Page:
One of the things you need to have are business documents. It not only makes your business legitimate but also, it could make it easier for you to expand it.

Tip No. 3: Make sure you are registered.

Business documents depend on the type of business you’ll put up. You can go for sole proprietorship, partnership, or corporation. For this article, let us focus on sole proprietorship since this is most common.

As a sole proprietor, you need to register with

  • Department of Trade and Industry for your business name
  • Barangay where your business is located
  • Mayor’s Office
  • Bureau of Internal Revenue for taxes and receipts

Tip No. 4: Make yourself available online.

Let’s say you can’t afford to rent a space – yet. That’s fine. What you could do is to establish your online presence.

This step is easier because you could create an account on Facebook or Instagram for free. Just make sure you take great pictures and choose the right hashtags to reach your target market.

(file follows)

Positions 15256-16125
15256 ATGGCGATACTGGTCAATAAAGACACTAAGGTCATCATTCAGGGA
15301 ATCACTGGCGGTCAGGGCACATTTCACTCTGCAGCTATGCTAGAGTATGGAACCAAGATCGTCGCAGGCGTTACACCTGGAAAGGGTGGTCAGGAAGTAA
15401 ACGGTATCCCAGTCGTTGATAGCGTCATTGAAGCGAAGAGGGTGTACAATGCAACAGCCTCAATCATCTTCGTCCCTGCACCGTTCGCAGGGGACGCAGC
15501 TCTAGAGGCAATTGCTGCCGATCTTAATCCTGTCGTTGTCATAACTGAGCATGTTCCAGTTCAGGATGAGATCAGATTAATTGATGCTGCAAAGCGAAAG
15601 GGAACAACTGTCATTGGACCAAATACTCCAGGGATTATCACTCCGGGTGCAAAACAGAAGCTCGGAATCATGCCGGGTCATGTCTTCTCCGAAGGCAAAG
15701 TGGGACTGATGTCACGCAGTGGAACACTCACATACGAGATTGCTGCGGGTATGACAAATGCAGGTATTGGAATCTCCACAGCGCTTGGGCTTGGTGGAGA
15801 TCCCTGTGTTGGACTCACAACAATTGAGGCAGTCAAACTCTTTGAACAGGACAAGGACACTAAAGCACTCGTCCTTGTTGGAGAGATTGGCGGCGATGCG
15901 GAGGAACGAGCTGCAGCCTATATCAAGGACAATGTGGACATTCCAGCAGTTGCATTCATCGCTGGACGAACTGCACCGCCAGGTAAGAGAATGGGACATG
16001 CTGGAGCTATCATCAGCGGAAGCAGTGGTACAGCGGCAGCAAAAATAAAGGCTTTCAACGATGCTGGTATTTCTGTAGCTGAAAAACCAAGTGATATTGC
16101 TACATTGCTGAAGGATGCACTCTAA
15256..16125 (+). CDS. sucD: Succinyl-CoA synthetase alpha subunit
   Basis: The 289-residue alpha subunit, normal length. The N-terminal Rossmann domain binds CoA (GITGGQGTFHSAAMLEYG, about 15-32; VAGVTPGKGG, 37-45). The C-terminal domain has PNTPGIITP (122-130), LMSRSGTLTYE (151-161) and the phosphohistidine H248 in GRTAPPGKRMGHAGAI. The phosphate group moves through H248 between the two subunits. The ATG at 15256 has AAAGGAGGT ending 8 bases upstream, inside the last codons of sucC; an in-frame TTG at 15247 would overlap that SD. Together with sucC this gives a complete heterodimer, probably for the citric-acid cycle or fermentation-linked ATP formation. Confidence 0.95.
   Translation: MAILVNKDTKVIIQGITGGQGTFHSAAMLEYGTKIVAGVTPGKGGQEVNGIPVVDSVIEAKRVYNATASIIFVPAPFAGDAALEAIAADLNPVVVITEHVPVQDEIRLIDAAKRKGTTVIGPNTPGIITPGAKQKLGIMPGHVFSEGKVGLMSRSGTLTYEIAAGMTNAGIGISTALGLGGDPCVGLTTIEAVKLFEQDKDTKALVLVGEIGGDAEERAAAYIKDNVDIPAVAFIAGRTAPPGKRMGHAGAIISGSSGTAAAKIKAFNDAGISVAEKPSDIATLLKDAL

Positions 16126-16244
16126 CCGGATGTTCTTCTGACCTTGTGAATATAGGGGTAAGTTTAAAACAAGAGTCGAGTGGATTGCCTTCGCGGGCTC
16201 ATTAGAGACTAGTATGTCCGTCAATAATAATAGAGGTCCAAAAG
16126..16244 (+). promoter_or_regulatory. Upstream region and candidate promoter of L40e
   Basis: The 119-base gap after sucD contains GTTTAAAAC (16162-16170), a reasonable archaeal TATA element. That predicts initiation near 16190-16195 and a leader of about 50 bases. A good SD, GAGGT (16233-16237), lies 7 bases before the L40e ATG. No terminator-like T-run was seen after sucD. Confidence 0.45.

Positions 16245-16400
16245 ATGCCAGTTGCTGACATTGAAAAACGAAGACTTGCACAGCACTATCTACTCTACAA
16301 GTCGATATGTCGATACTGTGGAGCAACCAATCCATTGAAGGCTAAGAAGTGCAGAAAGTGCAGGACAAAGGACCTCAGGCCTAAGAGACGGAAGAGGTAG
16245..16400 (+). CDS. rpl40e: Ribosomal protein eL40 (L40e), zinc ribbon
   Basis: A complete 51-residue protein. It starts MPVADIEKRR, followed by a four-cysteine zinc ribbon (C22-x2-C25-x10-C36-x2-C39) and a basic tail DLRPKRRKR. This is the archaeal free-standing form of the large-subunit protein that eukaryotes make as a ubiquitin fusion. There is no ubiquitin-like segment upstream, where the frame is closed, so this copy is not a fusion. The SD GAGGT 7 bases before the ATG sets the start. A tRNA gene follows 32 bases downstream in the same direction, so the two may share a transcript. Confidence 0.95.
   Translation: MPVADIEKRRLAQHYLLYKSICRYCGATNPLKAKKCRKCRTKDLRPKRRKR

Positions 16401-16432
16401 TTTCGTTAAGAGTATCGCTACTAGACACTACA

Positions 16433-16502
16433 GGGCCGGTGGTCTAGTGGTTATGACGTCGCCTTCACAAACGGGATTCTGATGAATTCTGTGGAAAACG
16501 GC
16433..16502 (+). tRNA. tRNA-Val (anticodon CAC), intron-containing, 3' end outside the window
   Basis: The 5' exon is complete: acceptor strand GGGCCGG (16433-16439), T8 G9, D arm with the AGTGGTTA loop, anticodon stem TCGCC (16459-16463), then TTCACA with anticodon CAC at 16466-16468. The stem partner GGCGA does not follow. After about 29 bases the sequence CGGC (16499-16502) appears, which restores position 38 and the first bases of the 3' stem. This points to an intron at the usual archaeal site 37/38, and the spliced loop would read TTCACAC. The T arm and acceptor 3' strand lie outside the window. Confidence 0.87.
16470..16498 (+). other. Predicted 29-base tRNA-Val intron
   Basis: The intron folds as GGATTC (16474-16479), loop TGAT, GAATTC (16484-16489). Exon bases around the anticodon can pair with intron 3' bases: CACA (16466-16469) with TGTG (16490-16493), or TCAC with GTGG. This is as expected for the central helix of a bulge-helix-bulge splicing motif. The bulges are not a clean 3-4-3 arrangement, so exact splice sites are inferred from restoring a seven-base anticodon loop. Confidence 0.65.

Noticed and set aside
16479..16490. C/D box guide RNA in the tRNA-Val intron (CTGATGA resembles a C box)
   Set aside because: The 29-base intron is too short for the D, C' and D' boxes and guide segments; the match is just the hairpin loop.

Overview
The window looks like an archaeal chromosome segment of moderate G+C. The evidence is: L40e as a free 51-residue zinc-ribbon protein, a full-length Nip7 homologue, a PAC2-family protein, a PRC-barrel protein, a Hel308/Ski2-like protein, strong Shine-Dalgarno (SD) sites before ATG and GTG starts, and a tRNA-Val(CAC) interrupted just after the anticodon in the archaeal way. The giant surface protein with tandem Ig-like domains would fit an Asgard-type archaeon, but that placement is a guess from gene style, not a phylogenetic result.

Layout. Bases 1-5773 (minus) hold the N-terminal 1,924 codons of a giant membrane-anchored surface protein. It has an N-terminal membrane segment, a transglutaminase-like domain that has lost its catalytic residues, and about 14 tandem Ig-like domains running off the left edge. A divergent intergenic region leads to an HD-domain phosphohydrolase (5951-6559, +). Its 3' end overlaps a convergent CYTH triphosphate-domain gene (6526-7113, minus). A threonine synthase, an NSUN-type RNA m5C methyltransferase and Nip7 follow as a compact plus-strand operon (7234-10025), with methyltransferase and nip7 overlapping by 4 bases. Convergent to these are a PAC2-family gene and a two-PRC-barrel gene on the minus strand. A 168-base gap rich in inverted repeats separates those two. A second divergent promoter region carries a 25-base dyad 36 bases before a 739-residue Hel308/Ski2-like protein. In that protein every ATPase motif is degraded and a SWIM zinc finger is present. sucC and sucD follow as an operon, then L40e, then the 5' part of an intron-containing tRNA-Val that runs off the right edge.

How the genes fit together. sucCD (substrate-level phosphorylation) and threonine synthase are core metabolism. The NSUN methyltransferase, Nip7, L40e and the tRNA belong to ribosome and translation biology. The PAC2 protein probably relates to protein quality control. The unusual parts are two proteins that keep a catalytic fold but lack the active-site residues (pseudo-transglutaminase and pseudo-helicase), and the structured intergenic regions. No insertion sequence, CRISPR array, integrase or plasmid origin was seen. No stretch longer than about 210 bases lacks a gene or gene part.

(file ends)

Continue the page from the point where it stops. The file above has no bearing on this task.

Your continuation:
Don’t forget to share your page to your friends and family so they could help spread the word.

Tip No. 5: Always take one step at a time.

Having your own business is not going to be a walk in the park. There are days when you have sales but there are also times when you can’t close a deal. That’s fine and it’s part of being a business owner. This is why it is important to take one step at a time.

First, establish your online presence. Then upload the best pictures, share your account and urge people to check it out and follow it. Focus on few product lines first instead of going big early on. Don’t aim for expansion when your capital is not enough to support it.

In other words, take it slow. You’ll get there eventually.

What You Need to Know about DTI Microloan Program

Let’s say you were able to put up a sari-sari store, thanks to the additional income you earned abroad. So far, it is going well until tragedy struck. You don’t want to let go of that store because somehow, it helps you in augmenting expenses back home.

What do you do then? You plan to borrow money.